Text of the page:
In the documentary film Grizzly Man, there are aspects of these two truths that can be investigated. The film is about the man Timothy Treadwell and his infatuation and obsession with grizzly bears. He lived among the grizzly bears in Alaska for thirteen summers, meeting his end at the hands of one in 2003. Treadwell valued the existence of bears as much as he did any other human. He considered himself a protector of their species and also somewhat as a friend. Treadwell believed that the bears were misunderstood and that if he could live as they do he could coexist with them. What is interesting and brings the concept of truth to the surface is that one of the park rangers in the film claims that Treadwell was actually a bigger threat to the bears than anything else. He states that as a result of Treadwell’s familiarity with the bears they no longer became cautious of humans, this creating the potential scenarios for poaching or bear on human violence. Here we can see an example of when individual truth and objective truth collide.
Two philosophical texts which I believe talk about individual and objective truths are Descartes’ Second Meditation and Plato’s “Allegory of the Cave”. In the Second Meditation Descartes confirms that he exists because of the fact that he can think and contemplate about it. He also states that the only things we can be sure about are the things that we know. This point of view advocates individual truth in that only an individual can really determine what is true in for them. Contrarily, Plato’s “Allegory of the Cave” advocates objective truth. He imagines a cave where human beings are locked away and the only things that they can see are the shadows on the wall. The shadows are obviously made from the light that shines into the cave. He says that when the humans see the shadows and hear the echoes of sound from outside the cave, they mistakenly believe that the shadows they see are the actual objects. He then releases a man from the cave and shows that they instinctively go towards the light. In this allegory, the light is truth (well technically it is the good) and is always shining into the cave, which represents human ignorance/perception, regardless of the beliefs of the humans. Plato believes that there is solely the objective truth, and that humans have different understandings of it.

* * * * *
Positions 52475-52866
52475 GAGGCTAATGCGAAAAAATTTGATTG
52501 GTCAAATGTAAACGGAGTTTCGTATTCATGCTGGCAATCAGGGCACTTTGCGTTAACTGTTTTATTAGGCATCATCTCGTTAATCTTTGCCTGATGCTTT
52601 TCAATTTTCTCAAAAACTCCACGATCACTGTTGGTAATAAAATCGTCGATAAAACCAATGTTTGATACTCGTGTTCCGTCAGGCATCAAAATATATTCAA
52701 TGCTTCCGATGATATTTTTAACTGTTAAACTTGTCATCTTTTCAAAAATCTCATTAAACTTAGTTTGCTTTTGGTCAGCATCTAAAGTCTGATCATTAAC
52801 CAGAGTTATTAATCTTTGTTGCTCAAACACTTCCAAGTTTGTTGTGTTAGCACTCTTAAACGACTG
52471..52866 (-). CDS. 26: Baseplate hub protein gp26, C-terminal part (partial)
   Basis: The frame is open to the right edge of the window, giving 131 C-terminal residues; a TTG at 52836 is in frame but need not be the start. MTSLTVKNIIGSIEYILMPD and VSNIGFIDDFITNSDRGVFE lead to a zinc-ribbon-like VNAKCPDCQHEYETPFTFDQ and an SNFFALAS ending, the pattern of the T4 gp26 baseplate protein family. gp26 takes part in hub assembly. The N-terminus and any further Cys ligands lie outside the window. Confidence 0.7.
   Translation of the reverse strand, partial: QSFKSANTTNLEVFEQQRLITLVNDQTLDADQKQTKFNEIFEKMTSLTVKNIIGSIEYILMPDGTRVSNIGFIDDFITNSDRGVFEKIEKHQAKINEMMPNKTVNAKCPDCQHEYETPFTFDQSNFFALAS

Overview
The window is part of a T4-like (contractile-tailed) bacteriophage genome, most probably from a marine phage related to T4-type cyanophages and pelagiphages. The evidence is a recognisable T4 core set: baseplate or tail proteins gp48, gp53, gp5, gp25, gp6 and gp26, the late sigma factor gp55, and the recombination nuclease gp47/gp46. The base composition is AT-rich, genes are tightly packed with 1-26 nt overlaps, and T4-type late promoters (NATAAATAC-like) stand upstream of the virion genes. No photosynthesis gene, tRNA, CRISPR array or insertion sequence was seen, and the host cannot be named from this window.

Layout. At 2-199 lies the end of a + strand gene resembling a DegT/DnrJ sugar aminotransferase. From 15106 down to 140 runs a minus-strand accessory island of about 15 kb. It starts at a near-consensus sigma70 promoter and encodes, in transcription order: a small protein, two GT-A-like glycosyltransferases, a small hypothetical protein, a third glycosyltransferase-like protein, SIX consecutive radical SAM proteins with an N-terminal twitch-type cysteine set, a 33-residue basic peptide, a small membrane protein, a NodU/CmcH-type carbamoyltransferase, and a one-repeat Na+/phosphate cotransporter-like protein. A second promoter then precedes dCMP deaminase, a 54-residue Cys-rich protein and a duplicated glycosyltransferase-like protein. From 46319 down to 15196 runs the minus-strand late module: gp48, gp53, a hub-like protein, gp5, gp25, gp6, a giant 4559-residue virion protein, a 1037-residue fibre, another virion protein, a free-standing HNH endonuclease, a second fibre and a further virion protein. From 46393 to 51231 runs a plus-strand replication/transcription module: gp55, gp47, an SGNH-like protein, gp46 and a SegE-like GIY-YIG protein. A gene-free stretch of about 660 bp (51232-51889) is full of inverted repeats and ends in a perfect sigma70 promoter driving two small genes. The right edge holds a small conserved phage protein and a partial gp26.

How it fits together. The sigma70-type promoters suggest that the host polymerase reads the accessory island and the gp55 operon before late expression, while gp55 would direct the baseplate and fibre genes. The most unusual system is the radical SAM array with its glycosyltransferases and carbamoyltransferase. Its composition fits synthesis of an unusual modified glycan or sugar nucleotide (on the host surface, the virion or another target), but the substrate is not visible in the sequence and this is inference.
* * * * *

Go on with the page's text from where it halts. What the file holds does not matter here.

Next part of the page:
The difference in belief between Treadwell and the park ranger show the distinction between individual and objective truth. Treadwell believed that he was protecting the bears by doing what he did. That is his personal belief and for him what he did benefited the bears in some way. The park ranger, however, believes that Treadwell was ultimately a danger to the bears and also that he crossed a line that should not have been crossed. I am unsure of Treadwell’s scientific knowledge of bears, and so I would say that he represents truth in the individual sense. He was ignorant in his understanding of bears, and that may be evident in the way that he died. The park ranger is probably more representative of objective truth in that he probably has some knowledge in the way bears act. The reverse of this is also possible in that maybe Treadwell understood bears more than anyone else because he lived with them, and just as the man who comes from the light is not honored by the cave dwellers, Treadwell’s observation of bear behavior is not considered much because of the perceptions we already have.